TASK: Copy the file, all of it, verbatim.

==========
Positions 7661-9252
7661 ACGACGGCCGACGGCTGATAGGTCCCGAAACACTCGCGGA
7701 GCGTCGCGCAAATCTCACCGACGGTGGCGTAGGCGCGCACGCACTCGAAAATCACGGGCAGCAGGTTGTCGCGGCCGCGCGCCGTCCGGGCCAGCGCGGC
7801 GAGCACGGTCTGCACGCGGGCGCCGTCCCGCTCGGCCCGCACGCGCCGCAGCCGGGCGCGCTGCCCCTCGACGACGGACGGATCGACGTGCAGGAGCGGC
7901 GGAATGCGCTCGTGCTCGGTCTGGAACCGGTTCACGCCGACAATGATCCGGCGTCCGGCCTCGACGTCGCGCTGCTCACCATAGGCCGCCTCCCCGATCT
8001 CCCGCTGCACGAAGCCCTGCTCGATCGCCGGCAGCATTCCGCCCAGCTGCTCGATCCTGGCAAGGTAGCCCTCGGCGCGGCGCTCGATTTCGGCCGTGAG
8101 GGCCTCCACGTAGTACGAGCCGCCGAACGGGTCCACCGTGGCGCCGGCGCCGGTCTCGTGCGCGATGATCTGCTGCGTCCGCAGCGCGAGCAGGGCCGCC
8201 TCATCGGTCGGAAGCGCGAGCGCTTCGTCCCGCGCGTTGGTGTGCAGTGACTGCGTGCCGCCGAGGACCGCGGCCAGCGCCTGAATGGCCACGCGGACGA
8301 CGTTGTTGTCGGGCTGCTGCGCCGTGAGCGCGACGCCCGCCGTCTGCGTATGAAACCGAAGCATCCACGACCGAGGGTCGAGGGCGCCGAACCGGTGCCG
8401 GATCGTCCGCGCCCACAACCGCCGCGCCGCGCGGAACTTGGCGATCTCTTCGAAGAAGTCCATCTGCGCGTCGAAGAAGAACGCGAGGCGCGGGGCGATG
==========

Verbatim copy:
Positions 7661-9252
7661 ACGACGGCCGACGGCTGATAGGTCCCGAAACACTCGCGGA
7701 GCGTCGCGCAAATCTCACCGACGGTGGCGTAGGCGCGCACGCACTCGAAAATCACGGGCAGCAGGTTGTCGCGGCCGCGCGCCGTCCGGGCCAGCGCGGC
7801 GAGCACGGTCTGCACGCGGGCGCCGTCCCGCTCGGCCCGCACGCGCCGCAGCCGGGCGCGCTGCCCCTCGACGACGGACGGATCGACGTGCAGGAGCGGC
7901 GGAATGCGCTCGTGCTCGGTCTGGAACCGGTTCACGCCGACAATGATCCGGCGTCCGGCCTCGACGTCGCGCTGCTCACCATAGGCCGCCTCCCCGATCT
8001 CCCGCTGCACGAAGCCCTGCTCGATCGCCGGCAGCATTCCGCCCAGCTGCTCGATCCTGGCAAGGTAGCCCTCGGCGCGGCGCTCGATTTCGGCCGTGAG
8101 GGCCTCCACGTAGTACGAGCCGCCGAACGGGTCCACCGTGGCGCCGGCGCCGGTCTCGTGCGCGATGATCTGCTGCGTCCGCAGCGCGAGCAGGGCCGCC
8201 TCATCGGTCGGAAGCGCGAGCGCTTCGTCCCGCGCGTTGGTGTGCAGTGACTGCGTGCCGCCGAGGACCGCGGCCAGCGCCTGAATGGCCACGCGGACGA
8301 CGTTGTTGTCGGGCTGCTGCGCCGTGAGCGCGACGCCCGCCGTCTGCGTATGAAACCGAAGCATCCACGACCGAGGGTCGAGGGCGCCGAACCGGTGCCG
8401 GATCGTCCGCGCCCACAACCGCCGCGCCGCGCGGAACTTGGCGATCTCTTCGAAGAAGTCCATCTGCGCGTCGAAGAAGAACGCGAGGCGCGGGGCGATG